< HIST209 : Anti-Fascists: The European Left in the Age of Extremes, 1918-1939

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HIST209 : Anti-Fascists: The European Left in the Age of Extremes, 1918-1939

Level:Part II (any yr)
Learning Hours:150
Credit Points:15.0
Course Convenor:Professor MM Camino Maroto

Syllabus Rules

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Prior to HIST209, the student must have successfully completed:

Assessment Rules

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  • 60% Exam
  • 40% Coursework

Curriculum Design: Outline Syllabus

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This module will explore the development of social and political movements in Europe in the inter-war years, paying special attention to the way they adapted and responded to the rise of Hitler and Mussolini. Starting from the end of the First World War and the Russian Revolution, the module will scrutinise international movements and events that had a transnational dimension. These include the invasion of Abyssinia in 1935, the Sudetenland crisis, the Munich Agreement of 1938, the Anschluss and the Spanish Civil War in 1936-39. In relation to the latter, the module will study the alliances which resulted in the Non-Intervention Pact and the formation of the International Brigades in 1937. The module concludes with the USRR-German alliance and the invasion of Belgium and Poland in 1939. The main focus of the module will be on the socialist, social-democrat and communist parties, studied alongside other regional, ethnic or grass roots movements which often aligned themselves at different ends of the political spectrum. This will foreground the contrast between the ‘internationalist’ and ‘local’ opposition to fascism and totalitarianism. The module finishes with a look at the intense debates that took place during the era about (ultra)nationalism and the way they era has been interpreted thereafter, taking into account especially the effects of the Cold War and the break-up of the Soviet Union.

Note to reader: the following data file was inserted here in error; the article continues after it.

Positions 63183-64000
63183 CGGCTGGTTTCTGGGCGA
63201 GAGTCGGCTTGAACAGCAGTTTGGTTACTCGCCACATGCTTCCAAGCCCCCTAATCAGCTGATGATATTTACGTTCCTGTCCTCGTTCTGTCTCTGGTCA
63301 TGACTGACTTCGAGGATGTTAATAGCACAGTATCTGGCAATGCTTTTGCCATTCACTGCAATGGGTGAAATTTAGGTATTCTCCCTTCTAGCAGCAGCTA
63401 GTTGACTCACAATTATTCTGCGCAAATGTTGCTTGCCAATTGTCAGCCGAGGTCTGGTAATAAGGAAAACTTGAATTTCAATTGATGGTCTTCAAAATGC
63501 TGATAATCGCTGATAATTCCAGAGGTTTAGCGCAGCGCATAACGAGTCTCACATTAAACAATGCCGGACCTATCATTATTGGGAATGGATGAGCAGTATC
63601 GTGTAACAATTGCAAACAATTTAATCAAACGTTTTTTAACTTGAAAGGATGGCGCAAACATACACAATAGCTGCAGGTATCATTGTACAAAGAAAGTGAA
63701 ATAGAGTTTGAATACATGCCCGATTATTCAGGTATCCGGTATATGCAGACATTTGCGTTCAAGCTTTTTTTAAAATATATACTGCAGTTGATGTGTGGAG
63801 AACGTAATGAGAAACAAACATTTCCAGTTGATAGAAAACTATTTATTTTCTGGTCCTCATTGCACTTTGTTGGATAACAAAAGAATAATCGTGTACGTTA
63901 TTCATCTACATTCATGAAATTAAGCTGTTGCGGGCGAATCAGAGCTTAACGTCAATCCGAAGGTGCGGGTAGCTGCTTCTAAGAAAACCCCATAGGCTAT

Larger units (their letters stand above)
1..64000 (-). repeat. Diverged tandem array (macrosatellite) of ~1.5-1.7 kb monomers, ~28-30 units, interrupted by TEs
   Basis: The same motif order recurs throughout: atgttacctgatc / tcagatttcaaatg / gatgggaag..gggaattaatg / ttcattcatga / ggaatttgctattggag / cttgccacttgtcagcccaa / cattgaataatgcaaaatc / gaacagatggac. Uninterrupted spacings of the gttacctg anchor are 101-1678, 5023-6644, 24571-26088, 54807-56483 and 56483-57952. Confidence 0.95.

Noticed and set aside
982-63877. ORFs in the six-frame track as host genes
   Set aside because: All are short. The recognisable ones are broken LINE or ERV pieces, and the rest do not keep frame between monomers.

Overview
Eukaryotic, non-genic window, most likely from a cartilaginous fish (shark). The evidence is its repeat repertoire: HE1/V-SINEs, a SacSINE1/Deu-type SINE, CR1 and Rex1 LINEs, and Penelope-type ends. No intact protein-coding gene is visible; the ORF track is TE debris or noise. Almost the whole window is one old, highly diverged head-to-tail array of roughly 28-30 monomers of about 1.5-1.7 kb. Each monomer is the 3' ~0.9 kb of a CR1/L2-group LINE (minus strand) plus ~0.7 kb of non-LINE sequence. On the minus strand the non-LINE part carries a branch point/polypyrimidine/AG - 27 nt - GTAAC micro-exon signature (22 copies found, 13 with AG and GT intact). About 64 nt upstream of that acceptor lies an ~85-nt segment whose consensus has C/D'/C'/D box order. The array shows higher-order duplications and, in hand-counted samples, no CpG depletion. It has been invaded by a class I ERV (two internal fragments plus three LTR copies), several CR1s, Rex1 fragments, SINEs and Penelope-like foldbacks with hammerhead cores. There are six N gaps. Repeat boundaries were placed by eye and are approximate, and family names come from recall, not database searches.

Topics to be studied will typically include:

Social and Revolutionary Movements at the turn of the century

WWI and the Soviet Revolution

The Great Depression

Fall of Weimar Republic, Rise Mussolini and Hitler

Fascism versus ‘anti-fascism’: Communist Parties in Europe (esp. France, Italy and UK)


Abyssinian Invasion and Popular Fronts of Spain and France

Spanish Civil War and International Brigades

Sudetenland crisis, Anchluss, Soviet-German Pact, and Occupation of Poland


Educational Aims: Subject Specific: Knowledge, Understanding and Skills

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This module aims to:

  • introduce students to events underlying the opposition to the rise of Hitler, Stalin and Mussolini
  • introduce students to events to the European left during the Great Depression
  • understand developments leading to World War II
  • explore interdisciplinary material as historical sources, including memoirs, testimonies, court cases, films and photography.
  • explore how historians use primary sources, and the relationship between primary and secondary sources
  • introduce the nature and practice of comparative history

Educational Aims: General: Knowledge, Understanding and Skills